If all of the people who hate Ishtar had seen it, I would be a rich woman.  – Elaine May1

While it’s true that you learn more from mistakes than successes, nobody says it isn’t going to be a painful process. In particular, examining one of cinema’s most notorious flops can feel like signing up for a firing squad  – or being hauled in front of one.

Ishtar (Elaine May, 1987) isn’t the worst film ever made, which damns it with faint praise: the fact remains that, against the odds, three of the most talented and accomplished people in the American film scene of the day – Elaine May, Warren Beatty and Dustin Hoffman  – created a comedy that was dead on arrival.

The project sprung from the best intentions. Elaine May was wielding an enviable if troubled reputation at the time. A brilliant autodidact who had no patience, at 16 she wed, had a child … and then hitchhiked to Chicago to audit courses there. This led to her chance meeting with pre-med student Mike Nichols. They clicked as performers; after a two years together in the Compass Players, they were tossed from the group for being too talented. They teamed up and made a smash hit on their own, playing to sell-out crowds on Broadway, appearing on television and recording a Grammy-winning album. After four years, the duo split; Nichols went on to immediate critical and popular success as a film director, turning out Who’s Afraid of Virginia Woolf? (1966) and The Graduate (1967) in rapid succession.

The more quirky May would take longer to get started as a filmmaker. Her early, modestly scaled comedies A New Leaf (1971) and The Heartbreak Kid (1972) were well received. May wrote the Oscar-nominated screenplay for Beatty’s Heaven Can Wait (co-directed with Buck Henry, 1978), and helped fix his epic Reds (1981), while her uncredited script doctoring saved the Hoffman-starring Tootsie (Sydney Pollack’s 1982).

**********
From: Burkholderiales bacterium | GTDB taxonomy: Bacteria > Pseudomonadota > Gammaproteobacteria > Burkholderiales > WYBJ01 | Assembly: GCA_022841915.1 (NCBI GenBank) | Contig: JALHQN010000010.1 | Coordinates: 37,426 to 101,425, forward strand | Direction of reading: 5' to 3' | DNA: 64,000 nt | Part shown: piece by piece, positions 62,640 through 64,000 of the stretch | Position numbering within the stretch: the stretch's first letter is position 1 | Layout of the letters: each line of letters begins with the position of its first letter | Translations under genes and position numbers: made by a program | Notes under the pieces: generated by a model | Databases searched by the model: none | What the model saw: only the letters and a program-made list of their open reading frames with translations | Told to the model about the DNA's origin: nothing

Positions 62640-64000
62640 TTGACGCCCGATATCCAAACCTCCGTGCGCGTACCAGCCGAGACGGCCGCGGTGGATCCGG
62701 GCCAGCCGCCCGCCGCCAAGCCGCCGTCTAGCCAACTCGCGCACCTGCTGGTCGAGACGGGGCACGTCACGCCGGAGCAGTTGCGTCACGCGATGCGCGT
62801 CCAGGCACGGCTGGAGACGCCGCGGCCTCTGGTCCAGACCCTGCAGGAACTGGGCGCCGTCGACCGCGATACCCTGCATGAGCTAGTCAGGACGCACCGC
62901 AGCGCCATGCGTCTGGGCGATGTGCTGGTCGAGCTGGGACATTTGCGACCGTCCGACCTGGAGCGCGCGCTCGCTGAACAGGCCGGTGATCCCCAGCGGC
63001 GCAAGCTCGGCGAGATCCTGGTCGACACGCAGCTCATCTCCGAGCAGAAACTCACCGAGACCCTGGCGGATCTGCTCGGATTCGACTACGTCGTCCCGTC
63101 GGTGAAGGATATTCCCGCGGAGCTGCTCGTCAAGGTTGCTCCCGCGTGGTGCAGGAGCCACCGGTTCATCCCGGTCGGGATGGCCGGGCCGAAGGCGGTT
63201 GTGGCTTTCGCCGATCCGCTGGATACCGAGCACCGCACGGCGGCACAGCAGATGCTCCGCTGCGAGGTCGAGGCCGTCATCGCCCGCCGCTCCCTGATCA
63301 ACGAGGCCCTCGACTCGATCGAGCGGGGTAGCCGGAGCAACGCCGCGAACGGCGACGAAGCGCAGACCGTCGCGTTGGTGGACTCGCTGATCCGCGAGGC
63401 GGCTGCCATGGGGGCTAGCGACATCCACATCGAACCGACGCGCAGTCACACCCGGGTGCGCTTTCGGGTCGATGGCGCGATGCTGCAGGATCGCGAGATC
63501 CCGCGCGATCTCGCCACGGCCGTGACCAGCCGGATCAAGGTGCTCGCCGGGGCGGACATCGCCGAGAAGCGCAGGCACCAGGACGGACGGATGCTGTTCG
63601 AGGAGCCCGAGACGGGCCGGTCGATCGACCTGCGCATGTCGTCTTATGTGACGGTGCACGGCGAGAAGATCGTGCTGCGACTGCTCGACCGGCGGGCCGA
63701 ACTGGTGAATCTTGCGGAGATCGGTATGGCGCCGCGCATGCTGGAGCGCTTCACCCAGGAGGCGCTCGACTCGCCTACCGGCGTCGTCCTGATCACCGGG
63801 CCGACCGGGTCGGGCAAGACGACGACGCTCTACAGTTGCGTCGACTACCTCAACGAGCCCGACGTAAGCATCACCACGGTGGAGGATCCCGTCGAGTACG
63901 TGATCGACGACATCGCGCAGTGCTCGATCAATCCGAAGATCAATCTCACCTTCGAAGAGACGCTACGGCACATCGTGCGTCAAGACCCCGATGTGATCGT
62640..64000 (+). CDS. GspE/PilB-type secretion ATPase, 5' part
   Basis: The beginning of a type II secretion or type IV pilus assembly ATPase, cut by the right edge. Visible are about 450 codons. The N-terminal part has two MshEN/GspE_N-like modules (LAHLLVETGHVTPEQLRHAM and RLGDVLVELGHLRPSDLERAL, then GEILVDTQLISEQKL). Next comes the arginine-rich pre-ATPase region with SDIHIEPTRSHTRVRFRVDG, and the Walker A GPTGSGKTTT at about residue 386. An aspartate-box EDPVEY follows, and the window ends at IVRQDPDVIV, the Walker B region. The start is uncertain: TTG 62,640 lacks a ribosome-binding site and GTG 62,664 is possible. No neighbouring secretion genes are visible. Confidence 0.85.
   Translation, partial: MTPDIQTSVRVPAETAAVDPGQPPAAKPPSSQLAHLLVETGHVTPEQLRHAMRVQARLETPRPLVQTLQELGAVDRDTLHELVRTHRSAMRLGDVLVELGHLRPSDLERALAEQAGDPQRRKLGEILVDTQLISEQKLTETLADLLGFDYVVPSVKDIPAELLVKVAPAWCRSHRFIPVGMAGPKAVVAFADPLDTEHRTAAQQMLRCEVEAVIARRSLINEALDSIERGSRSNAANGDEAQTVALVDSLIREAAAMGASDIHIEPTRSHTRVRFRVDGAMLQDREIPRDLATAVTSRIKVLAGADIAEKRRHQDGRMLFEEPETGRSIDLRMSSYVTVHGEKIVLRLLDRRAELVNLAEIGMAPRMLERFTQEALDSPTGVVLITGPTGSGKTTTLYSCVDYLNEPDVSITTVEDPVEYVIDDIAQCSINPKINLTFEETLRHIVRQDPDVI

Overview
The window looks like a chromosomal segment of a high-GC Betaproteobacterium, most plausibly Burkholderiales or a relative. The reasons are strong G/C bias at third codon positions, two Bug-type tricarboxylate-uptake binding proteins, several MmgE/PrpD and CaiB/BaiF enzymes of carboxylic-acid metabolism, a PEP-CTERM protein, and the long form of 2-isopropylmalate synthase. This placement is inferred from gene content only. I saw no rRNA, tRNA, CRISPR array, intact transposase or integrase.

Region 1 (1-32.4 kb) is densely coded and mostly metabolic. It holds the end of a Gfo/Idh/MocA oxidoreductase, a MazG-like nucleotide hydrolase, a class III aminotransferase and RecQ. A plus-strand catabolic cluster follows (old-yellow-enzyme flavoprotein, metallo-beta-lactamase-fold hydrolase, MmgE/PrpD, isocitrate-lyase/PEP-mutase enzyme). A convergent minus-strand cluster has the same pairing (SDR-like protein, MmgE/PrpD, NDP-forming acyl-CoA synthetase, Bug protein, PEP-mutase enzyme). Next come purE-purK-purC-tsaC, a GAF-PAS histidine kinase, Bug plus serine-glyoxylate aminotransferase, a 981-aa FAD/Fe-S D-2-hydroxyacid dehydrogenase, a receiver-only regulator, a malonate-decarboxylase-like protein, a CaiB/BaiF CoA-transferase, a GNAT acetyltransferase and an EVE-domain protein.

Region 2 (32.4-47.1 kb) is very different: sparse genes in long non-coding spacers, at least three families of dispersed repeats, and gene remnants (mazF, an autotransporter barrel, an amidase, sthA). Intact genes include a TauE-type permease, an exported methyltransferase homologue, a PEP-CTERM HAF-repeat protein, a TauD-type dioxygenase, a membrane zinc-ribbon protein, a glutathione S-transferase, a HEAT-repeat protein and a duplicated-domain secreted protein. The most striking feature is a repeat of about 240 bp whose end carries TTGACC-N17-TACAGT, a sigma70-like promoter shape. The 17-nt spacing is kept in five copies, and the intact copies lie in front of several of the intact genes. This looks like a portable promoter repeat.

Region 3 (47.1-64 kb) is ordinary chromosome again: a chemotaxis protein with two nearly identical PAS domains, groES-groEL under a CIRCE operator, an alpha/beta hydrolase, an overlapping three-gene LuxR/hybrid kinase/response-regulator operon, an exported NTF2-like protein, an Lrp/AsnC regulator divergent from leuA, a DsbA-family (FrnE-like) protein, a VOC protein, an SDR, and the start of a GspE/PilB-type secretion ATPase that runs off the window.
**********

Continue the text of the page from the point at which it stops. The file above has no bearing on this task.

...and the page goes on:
But there were problems. May worked slowly, and would brook no interference. She took ten months to cut A New Leaf down to 180 minutes in length; Paramount head Robert Evans took it from her and wrestled it down to a more manageable 102. May then sued the studio and tried to take her name off the picture. Her third film, the quirky and dark drama Mikey and Nicky, was shot in 1973 but not released until 1976, after much struggle with the studio over the amount of film shot (a rumored 185 hours!), and, again, over the editing process. (Her director’s cut of that film has been in circulation since 1986.)

May pitched her idea for Ishtar to Beatty and Hoffman, both riding high after their respective successes earlier in the decade. Beatty felt that May had never been given enough deference and cooperation from a producer, and wanted to create the perfect filmmaking conditions for her. “I was going to give this gift to Elaine,” he would later lament, according to Hoffman, “and it turned out to be the opposite.”2

The film’s $27.5 million budget (Beatty and Hoffman got $5 million, and May $2.5 million, before the cameras even started rolling) exploded, eventually running up to $55 million. Tempers flared; takes proliferated. When it came time for location shooting in Morocco, there were problems avoiding guerilla fighting, landmines, and kidnapping attempts. At one point in post-production, there were three teams of editors at work back home in New York – one for May, one for Beatty and one for Hoffman.

The result was dumped into theatres in the spring of 1987, where it made only $14 million. It passed quickly into myth as one of cinema’s biggest bombs. May has not directed another film since, although she bounced back as a screenwriter with her La Cage aux Folles adaptation The Birdcage (1996), which teamed her up with director Mike Nichols again, 30 years down the road from their professional break-up.

Ishtar’s story was based on the template of the Bob Hope / Bing Crosby Road movies, specifically Road to Morocco (David Butler, 1942). The idea of two hapless blunderers stumbling through exotic adventures is there, but the spirit of hokey fun that infests the original – along with sight gags, pratfalls, asides to the camera and animated camel lips – is not found in its successor.